Music Review

Bad Company – “Bad Company”: Paul Rodgers at his best


It’s easy to take Bad Company for granted as another ‘70s musical dinosaur destined for perpetual play on classic-rock radio. But give their 1974 debut another spin in its entirety, and Bad Co.’s place in rock becomes clearer.

Certainly Led Zeppelin manager Peter Grant, not one to be bamboozled, saw the band’s possibilities and signed them to his newly formed Swan Song label. Bad Company, composed of vocalist Paul Rodgers, guitarist Mick Ralphs, bassist Boz Burrell and drummer Simon Kirke, didn’t disappoint.

Their self-titled release went to #1 in the United States and #3 in the United Kingdom. Where most artists would practically give their left ventricle to have one hit single, the BC boys loaded their first LP with five – “Can’t Get Enough Of Your Love,” “Rock Steady,” “Ready For Love,” “Bad Company” and “Movin’ On.” Those are the hits, and the other three tracks are nearly as strong – the gospel-tinged “Don’t Let Me Down” and the lovely acoustic number “Seagull,” particularly, icing an already rich cake.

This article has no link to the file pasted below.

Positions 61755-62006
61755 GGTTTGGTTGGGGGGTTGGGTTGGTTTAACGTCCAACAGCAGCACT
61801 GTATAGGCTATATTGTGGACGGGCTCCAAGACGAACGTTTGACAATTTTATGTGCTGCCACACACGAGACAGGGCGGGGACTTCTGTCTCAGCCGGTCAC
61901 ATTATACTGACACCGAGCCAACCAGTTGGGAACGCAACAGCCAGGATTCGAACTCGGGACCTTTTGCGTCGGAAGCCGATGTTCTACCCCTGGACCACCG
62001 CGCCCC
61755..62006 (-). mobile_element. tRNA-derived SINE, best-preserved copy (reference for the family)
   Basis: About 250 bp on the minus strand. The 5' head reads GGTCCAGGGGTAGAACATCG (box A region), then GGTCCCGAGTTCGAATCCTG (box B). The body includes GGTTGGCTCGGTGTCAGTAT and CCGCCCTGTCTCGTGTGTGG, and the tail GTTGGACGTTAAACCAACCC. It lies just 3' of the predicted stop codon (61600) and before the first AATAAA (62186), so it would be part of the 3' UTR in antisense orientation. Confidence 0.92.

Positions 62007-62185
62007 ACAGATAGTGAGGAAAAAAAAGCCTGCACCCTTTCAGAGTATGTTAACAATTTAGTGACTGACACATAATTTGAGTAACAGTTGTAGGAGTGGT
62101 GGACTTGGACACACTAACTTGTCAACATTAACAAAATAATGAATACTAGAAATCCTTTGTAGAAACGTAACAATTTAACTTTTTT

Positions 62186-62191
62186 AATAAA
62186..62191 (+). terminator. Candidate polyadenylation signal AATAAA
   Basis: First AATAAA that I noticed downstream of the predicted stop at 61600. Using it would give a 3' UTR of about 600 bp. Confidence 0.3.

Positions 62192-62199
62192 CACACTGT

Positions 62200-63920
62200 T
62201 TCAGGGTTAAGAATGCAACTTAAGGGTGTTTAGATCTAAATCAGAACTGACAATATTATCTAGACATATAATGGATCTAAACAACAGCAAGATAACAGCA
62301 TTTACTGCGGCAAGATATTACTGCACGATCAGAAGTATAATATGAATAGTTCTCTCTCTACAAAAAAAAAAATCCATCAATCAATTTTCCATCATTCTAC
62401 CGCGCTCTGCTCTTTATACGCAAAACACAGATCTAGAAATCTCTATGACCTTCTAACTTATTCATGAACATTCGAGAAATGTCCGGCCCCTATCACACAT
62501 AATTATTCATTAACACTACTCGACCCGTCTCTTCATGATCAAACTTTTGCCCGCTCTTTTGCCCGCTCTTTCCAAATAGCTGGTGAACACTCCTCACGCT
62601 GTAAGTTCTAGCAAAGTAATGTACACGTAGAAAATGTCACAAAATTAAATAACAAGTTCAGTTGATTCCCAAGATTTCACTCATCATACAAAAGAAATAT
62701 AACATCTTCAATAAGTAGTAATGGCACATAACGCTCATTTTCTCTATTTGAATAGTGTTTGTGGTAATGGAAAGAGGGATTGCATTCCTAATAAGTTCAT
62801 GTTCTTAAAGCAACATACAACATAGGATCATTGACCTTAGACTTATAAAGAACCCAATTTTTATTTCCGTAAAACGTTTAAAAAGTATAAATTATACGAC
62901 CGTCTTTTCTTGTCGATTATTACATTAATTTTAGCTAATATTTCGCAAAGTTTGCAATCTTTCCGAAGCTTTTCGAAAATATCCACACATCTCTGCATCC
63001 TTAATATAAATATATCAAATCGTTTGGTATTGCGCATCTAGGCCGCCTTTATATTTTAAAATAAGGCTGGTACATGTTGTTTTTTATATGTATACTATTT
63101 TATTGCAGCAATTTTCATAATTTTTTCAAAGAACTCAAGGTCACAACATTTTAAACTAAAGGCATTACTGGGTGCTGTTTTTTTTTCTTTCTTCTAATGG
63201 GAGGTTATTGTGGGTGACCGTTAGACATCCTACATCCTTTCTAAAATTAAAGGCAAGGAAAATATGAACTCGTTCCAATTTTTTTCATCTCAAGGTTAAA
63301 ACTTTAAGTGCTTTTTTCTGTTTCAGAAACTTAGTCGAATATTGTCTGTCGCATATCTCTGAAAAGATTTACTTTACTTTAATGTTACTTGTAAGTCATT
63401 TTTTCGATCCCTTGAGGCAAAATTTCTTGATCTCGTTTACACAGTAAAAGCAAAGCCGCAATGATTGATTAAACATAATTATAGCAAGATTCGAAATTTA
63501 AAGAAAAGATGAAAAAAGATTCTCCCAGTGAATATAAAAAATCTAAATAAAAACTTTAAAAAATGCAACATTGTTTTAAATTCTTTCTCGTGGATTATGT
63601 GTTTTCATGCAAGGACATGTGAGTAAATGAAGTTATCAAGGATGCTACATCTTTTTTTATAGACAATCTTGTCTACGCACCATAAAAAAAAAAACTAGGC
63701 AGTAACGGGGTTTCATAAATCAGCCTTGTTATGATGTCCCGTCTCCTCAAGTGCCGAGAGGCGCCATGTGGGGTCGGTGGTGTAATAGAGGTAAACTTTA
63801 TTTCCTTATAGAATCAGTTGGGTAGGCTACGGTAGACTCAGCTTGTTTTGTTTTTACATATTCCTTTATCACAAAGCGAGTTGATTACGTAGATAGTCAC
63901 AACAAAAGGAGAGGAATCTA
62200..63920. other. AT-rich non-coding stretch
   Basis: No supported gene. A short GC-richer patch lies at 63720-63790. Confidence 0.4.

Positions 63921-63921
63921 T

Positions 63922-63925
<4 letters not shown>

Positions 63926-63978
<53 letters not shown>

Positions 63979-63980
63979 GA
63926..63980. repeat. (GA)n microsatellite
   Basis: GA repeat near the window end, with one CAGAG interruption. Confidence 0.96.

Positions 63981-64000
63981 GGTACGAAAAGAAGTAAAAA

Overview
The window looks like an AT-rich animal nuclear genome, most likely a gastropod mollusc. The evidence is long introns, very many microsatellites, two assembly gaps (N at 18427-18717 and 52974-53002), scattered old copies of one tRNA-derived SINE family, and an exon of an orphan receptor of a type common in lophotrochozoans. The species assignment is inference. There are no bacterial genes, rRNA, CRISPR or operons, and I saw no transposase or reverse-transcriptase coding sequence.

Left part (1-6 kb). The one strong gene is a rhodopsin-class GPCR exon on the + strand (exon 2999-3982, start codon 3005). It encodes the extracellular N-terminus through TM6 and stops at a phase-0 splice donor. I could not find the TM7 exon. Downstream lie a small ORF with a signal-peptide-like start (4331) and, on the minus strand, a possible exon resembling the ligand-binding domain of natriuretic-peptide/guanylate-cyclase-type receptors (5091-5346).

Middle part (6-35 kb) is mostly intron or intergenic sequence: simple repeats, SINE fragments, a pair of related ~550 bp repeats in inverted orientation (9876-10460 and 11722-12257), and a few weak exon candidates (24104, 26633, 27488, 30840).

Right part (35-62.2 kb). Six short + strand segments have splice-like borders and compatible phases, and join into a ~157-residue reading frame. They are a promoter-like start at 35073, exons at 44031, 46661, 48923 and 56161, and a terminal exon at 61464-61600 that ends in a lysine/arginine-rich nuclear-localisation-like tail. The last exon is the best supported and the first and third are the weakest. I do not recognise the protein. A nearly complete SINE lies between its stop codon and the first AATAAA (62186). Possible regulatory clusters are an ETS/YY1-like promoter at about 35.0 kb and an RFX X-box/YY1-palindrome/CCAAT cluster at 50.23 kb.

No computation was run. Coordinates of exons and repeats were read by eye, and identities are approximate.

Ironically, the very things that made Bad Company successful – three-chord rock and lyrics that glorified being savvy in the sack – would be their undoing, as they struggled to reinvent (or at least redefine) themselves in the late ‘70s. Before that, though, it all came together in this astounding debut.

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